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The variation in transparency of amniotic membrane used in ocular surface regeneration

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Connon, C. J., Doutch, J., Chen, B., Hopkinson, A., Mehta, J., Nakamura, T., Kinoshita, S. and Meek, K. (2010) The variation in transparency of amniotic membrane used in ocular surface regeneration. British Journal of Ophthalmology, 94 (8). pp. 1057-1061. ISSN 0007-1161

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To link to this article DOI: 10.1136/bjo.2008.153064

Abstract/Summary

Background/aims: Scant consideration has been given to the variation in structure of the human amniotic membrane (AM) at source or to the significance such differences might have on its clinical transparency. Therefore, we applied our experience of quantifying corneal transparency to AM. Methods: Following elective caesarean, AM from areas of the fetal sac distal and proximal (ie, adjacent) to the placenta was compared with freeze-dried AM. The transmission of light through the AM samples was quantified spectrophotometrically; also, tissue thickness was measured by light microscopy and refractive index by refractometry. Results: Freeze-dried and freeze-thawed AM samples distal and proximal to the placenta differed significantly in thickness, percentage transmission of visible light and refractive index. The thinnest tissue (freeze-dried AM) had the highest transmission spectra. The thickest tissue (freeze-thawed AM proximal to the placenta) had the highest refractive index. Using the direct summation of fields method to predict transparency from an equivalent thickness of corneal tissue, AM was found to be up to 85% as transparent as human cornea. Conclusion: When preparing AM for ocular surface reconstruction within the visual field, consideration should be given to its original location from within the fetal sac and its method of preservation, as either can influence corneal transparency.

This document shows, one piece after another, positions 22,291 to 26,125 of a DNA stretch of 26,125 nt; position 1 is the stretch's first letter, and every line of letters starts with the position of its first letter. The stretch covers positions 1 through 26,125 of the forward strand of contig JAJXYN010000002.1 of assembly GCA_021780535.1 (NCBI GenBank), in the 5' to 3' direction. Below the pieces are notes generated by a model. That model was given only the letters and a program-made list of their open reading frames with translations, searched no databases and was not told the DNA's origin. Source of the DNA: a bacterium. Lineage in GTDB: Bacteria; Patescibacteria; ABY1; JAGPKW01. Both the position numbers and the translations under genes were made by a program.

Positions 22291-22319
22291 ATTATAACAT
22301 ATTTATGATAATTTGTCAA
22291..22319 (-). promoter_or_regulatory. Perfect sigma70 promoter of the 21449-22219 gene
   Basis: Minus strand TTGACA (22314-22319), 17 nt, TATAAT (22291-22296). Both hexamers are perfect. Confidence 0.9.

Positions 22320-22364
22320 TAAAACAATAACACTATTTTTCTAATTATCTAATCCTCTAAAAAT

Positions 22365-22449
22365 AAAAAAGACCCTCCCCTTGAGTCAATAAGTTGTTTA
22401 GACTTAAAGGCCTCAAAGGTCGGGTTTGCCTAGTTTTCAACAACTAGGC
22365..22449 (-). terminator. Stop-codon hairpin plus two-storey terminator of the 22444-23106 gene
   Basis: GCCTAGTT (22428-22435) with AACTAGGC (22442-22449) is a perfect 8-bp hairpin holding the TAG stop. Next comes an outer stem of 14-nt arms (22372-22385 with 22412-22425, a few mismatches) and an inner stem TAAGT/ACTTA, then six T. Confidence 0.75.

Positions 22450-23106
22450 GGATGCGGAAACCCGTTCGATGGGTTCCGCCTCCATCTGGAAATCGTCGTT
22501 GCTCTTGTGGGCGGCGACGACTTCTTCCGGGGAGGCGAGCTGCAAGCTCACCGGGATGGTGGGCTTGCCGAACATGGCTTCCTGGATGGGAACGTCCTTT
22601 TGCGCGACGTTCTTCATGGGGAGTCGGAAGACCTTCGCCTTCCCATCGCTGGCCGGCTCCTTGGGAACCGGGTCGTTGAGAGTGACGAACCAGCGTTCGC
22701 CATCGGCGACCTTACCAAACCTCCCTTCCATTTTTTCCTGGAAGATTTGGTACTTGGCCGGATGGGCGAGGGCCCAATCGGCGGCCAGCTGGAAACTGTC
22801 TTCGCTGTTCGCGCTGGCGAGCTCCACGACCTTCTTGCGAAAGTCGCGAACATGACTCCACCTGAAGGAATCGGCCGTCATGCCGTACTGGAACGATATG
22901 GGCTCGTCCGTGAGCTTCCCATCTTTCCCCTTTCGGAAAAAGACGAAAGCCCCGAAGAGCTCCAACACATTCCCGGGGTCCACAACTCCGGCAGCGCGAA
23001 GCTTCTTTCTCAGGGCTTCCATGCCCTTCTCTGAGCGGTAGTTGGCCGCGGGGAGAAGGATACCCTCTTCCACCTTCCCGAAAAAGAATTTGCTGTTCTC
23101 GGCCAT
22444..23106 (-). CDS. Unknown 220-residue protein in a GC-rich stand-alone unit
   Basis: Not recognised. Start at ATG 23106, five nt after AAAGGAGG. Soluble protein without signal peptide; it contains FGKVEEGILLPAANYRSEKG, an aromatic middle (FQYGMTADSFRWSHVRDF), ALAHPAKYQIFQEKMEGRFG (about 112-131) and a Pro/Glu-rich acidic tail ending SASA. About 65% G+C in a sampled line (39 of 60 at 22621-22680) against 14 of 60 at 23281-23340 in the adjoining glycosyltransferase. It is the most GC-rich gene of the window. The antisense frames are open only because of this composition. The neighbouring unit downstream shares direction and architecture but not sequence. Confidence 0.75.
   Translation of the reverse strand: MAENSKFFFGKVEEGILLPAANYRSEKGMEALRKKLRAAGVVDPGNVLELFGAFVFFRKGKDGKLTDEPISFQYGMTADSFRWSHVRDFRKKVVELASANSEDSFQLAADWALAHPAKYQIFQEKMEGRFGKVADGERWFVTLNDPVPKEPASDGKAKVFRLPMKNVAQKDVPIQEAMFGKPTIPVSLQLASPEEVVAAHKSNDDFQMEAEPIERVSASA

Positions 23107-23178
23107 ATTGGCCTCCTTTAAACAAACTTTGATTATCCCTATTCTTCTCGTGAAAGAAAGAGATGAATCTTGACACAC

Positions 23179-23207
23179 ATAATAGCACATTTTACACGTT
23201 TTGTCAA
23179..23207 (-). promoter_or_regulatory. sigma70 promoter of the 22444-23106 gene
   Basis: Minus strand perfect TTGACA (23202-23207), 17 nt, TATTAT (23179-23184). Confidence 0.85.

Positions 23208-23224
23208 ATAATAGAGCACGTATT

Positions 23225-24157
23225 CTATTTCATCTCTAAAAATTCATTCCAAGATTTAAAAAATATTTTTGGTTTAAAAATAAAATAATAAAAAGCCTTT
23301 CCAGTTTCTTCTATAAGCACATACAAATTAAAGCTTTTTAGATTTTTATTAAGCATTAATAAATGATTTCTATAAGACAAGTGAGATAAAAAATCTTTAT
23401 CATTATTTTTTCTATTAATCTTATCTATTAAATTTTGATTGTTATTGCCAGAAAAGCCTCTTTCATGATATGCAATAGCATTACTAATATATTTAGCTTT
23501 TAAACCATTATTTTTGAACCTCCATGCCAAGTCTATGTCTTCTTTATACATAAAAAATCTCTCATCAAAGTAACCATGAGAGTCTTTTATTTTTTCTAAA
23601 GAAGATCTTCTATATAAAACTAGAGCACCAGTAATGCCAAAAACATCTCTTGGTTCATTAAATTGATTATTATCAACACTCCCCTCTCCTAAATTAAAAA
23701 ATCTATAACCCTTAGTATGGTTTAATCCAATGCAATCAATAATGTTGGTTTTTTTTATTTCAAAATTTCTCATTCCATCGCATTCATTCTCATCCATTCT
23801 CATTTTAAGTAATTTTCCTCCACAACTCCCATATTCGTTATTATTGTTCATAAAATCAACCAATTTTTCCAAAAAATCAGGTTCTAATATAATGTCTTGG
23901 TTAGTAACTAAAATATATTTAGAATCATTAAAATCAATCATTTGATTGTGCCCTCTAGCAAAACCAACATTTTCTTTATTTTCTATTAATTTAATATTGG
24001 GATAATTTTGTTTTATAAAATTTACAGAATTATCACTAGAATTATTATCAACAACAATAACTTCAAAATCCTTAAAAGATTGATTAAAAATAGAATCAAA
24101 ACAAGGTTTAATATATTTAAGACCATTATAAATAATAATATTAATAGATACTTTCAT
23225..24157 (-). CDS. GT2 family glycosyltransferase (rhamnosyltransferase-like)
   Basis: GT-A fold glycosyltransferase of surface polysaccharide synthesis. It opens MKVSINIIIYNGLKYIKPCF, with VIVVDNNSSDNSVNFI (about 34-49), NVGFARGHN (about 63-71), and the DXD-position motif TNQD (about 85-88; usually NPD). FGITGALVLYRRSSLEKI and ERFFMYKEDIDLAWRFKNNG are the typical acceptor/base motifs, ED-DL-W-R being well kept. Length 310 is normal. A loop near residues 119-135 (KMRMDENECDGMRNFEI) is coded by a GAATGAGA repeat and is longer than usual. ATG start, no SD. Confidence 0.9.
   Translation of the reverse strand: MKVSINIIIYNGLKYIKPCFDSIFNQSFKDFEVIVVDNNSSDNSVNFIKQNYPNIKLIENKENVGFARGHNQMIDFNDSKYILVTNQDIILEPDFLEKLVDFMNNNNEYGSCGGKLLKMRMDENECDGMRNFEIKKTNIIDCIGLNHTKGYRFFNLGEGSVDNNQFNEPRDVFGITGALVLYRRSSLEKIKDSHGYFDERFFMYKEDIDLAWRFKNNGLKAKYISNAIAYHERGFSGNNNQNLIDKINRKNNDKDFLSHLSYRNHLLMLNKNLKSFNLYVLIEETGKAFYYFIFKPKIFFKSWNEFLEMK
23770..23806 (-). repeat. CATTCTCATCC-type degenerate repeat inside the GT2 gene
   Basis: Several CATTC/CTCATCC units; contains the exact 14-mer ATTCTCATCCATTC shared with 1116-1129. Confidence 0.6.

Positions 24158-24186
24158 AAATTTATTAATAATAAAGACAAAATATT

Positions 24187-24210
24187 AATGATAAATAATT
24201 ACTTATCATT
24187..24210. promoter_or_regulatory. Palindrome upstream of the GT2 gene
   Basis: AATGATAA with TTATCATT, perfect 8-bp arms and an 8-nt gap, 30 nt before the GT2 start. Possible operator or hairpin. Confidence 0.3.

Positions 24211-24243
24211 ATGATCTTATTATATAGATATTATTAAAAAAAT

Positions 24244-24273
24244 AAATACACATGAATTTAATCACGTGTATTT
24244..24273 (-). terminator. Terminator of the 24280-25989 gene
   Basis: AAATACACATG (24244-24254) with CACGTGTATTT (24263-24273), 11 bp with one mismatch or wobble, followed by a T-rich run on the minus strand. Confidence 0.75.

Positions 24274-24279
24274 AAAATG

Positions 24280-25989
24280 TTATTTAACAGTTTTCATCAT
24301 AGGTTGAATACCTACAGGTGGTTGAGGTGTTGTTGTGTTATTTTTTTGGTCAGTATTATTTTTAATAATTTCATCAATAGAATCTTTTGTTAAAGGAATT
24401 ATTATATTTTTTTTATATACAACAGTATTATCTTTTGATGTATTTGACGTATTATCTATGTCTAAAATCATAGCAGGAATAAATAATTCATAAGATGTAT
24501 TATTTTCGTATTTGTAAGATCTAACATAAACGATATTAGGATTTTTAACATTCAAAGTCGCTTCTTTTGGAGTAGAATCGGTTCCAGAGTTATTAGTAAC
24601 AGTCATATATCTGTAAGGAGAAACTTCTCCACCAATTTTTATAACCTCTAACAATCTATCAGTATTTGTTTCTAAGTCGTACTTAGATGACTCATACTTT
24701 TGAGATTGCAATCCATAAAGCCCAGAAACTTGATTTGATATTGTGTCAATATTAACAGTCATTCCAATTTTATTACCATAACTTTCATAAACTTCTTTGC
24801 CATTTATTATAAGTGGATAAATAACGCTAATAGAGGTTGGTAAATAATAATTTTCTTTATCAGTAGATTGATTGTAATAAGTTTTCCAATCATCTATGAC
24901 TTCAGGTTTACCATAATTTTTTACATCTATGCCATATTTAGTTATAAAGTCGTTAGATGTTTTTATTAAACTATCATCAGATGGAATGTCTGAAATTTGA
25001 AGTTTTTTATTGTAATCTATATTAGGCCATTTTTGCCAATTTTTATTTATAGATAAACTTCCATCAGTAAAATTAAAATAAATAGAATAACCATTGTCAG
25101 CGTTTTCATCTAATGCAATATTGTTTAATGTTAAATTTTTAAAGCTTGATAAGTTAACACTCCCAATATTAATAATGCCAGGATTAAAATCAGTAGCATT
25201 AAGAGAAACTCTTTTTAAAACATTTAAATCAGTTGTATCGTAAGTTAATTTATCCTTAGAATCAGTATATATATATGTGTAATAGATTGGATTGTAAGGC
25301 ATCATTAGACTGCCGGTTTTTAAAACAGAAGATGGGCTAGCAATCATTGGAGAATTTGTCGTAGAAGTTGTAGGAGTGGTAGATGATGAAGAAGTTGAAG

Item Type:Article
Refereed:Yes
Divisions:Faculty of Life Sciences > School of Chemistry, Food and Pharmacy > School of Pharmacy > Division of Pharmacology
ID Code:1680
Additional Information:PMID: 19304581
Publisher:BMJ Publishing Group

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